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Regarding bending of a trailer being used at or close to its maximum capacity we have one of these under the 6.5 Scorpion. :ROLLER COASTER 10 | Roller Coaster | Marine | Leisure | Trailer Range
No problem with bending.
Bearings all good after 8 years.
Replaced wheels and tyres at 5 years old as a precaution against ageing. Never had a puncture.
I will admit that the brakes are now rusted out but that's not a single vs twin axle thing.
Tows well - I've never thought " thats unstable, I wish I'd bought a twin axle"
Tow cars have been old Range Rover, old discovery, Volvo XC70 ( max towing weight 1800kg) and currently a Volvo XC90.

Most of our towing is a mile to the slip and back and then a 20 mile round trip for servicing once or twice a year.

When we bought the boat we were supplied with much lighter trailer - similar in appearance to a roller coaster 3 with the single side rails. We towed down to Falmouth and back (from Hamble) with no problems although the trailer frame did have a noticeable bend in it. Changed soon after! I wouldn't advise overloading a trailer but we weren't instantly killed to death the moment we hit 60mph.

In my opinion a correctly specified single axle will be sufficient for your NEEDS.
However, I don't disagree that a twin axle will give some redundancy if you have a puncture. It's up to you to decide what you WANT.
It's fun buying new stuff isn't it :-)
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Old 02 January 2015, 04:19   #16
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The construction of the one that bent was very similar to this one:ROLLER COASTER 3 | Roller Coaster | Marine | Leisure | Trailer Range

As I said above it got us to Falmouth and back - although maybe we were lucky in that respect!
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Old 02 January 2015, 06:06   #17
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Quote:
Originally Posted by Searider View Post
Regarding bending of a trailer being used at or close to its maximum capacity we have one of these under the 6.5 Scorpion. :ROLLER COASTER 10 | Roller Coaster | Marine | Leisure | Trailer Range
No problem with bending.
Bearings all good after 8 years.
Replaced wheels and tyres at 5 years old as a precaution against ageing. Never had a puncture.
I will admit that the brakes are now rusted out but that's not a single vs twin axle thing.
Tows well - I've never thought " thats unstable, I wish I'd bought a twin axle"
Tow cars have been old Range Rover, old discovery, Volvo XC70 ( max towing weight 1800kg) and currently a Volvo XC90.

Most of our towing is a mile to the slip and back and then a 20 mile round trip for servicing once or twice a year.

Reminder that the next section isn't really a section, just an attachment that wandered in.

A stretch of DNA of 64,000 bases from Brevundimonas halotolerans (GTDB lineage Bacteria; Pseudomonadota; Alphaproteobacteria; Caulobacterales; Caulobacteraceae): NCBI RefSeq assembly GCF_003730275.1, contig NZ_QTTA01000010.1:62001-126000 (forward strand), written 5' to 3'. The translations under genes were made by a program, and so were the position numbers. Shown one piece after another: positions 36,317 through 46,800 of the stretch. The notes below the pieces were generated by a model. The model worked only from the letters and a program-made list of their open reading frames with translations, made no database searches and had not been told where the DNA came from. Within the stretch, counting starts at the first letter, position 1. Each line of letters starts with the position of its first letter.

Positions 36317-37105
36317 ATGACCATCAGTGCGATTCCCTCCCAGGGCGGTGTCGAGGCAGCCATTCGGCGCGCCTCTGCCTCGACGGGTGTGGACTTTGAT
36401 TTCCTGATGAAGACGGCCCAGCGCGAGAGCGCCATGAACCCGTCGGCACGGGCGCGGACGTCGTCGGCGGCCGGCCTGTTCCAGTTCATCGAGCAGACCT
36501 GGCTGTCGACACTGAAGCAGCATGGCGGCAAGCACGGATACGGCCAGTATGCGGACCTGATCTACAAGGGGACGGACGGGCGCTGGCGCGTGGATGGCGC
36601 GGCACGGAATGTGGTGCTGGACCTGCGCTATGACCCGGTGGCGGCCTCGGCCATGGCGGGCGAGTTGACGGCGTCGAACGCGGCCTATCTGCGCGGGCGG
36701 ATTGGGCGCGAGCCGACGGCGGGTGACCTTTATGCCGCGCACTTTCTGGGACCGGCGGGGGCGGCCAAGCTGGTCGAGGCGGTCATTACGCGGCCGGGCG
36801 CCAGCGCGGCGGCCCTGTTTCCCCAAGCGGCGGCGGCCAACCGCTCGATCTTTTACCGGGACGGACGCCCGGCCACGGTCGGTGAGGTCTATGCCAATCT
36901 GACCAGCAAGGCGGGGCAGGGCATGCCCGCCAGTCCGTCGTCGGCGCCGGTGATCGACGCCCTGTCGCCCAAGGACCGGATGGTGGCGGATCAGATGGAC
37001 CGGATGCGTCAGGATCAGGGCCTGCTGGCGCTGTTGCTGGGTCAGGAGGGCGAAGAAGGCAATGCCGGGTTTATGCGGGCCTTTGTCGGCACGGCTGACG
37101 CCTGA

When we bought the boat we were supplied with much lighter trailer - similar in appearance to a roller coaster 3 with the single side rails. We towed down to Falmouth and back (from Hamble) with no problems although the trailer frame did have a noticeable bend in it. Changed soon after! I wouldn't advise overloading a trailer but we weren't instantly killed to death the moment we hit 60mph.

In my opinion a correctly specified single axle will be sufficient for your NEEDS.
However, I don't disagree that a twin axle will give some redundancy if you have a puncture. It's up to you to decide what you WANT.
It's fun buying new stuff isn't it :-)
+1

I also like buying new stuff, but on occasion refurbishing old stuff is equally is fun too, we decided against replacing the SBS 1800 EL as basically the frame etc was ok, just needed galvanising to bring it back to new, we've also replaced all of the U bolts etc and will be fitting a new axle as well, overall the cost will be less than half the cost of a new trailer, and has been reasonably enjoyable so far
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Old 02 January 2015, 07:49   #18
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thanks for the replies gents.

I'll update the thread once i know the actual weight of the rig, should hopefully find out mon/tues when it is put on the forklift. that ultimately will make the decision for me i would think one way or another.

cheers
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Old 02 January 2015, 08:44   #19
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Things just get bigger and heavier as you get older, I've put another 3 m in this trailer to take my sunseeker


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Old 02 January 2015, 18:26   #20
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+1

I also like buying new stuff, but on occasion refurbishing old stuff is equally is fun too, we decided against replacing the SBS 1800 EL as basically the frame etc was ok, just needed galvanising to bring it back to new, we've also replaced all of the U bolts etc and will be fitting a new axle as well, overall the cost will be less than half the cost of a new trailer, and has been reasonably enjoyable so far
Looks nice.

Ours will be getting a new axle in a couple of weeks.